Ky. Voices: Unfair for state to take away my right to vote

I'm a veteran of nine years in the U.S. Army infantry. My dad was in the military and I grew up on army bases. Both my grandfathers served in the military, too.

But despite my service and more, I do not have the right to vote here in Kentucky, one of just four states that take away voting rights from all former felons even after they've served their debt to society.

I pay taxes, but I'm not represented. Effectively, I'm not a citizen because citizenship means having a voice in government through the ballot box. It just doesn't seem right to me.

I lived in Illinois for the last few years, working as a deputy voter registrar for the board of elections in Illinois, helping people register and vote. When I lived there I could vote.

My parents aren't doing so well, so I'm back in Kentucky to take care of them and help around the house. Because I'm on this side of the border of Illinois, I can't vote.

House Bill 70, to allow voters to decide on a constitutional amendment to automatically restore voting rights for most former felons upon completion of their sentence, passed the House 78-18 on Feb. 16 and has not, so far, been called by the Senate Judiciary Committee.

The most recent of my two felony convictions is more than 14 years old, and neither of them is from Kentucky. In fact, if I lived in either of those states, they recognize that I've served my debt to society and I could vote there.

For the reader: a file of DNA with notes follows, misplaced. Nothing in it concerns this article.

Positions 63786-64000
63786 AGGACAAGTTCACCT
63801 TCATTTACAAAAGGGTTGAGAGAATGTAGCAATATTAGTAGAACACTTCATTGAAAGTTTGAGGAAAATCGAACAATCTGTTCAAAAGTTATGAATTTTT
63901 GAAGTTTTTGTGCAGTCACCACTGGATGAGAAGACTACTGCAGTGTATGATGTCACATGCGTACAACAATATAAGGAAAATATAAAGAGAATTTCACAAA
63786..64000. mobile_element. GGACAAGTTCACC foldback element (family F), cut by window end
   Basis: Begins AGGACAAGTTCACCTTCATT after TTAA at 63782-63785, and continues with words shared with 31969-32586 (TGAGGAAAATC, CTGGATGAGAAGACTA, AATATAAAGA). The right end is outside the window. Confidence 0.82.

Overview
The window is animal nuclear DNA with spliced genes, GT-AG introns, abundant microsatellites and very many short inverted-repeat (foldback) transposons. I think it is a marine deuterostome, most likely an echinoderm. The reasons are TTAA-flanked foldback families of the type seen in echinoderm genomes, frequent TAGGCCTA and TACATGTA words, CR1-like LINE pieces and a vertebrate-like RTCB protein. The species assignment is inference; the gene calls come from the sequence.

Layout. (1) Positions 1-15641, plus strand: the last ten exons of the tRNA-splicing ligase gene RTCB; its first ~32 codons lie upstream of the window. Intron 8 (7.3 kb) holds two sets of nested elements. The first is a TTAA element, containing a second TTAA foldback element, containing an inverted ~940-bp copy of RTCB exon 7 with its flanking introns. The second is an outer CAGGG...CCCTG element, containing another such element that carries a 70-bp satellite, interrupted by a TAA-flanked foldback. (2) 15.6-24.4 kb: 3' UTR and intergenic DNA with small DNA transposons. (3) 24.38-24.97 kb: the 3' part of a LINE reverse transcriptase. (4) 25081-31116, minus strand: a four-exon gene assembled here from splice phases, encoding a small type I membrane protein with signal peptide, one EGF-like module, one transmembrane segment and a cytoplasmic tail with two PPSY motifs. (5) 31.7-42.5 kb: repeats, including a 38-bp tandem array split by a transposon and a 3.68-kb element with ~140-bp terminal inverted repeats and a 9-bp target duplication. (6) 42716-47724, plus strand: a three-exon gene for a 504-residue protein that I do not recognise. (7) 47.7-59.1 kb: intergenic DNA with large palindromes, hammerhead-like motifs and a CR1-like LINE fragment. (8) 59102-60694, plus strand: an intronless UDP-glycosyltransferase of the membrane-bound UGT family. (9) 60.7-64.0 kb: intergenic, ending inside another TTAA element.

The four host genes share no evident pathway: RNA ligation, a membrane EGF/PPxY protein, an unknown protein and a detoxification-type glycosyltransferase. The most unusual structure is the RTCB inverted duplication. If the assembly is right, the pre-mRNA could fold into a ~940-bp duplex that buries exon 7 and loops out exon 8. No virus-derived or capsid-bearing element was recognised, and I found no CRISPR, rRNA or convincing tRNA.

I talked to a few different lawyers here and I got conflicting answers. Frankly, I could have gotten away with registering and voting because Kentucky would be unlikely to compare lists with other states. But credibility is important to me, so I spent a lot of effort to understand whether or not I have the right to vote here. It seems I don't.

I served my country, with due respect, more than any legislator I see that's standing in the way of this legislation. And I served my time for what I've done wrong, too. The right thing to do would be to let me and others like me vote.

It renders moot the idea that "if you don't vote, you can't complain." I'm complaining because I can't vote.

I can join in politics in other ways — and I do because it's important to me. But not being able to vote certainly does make it harder.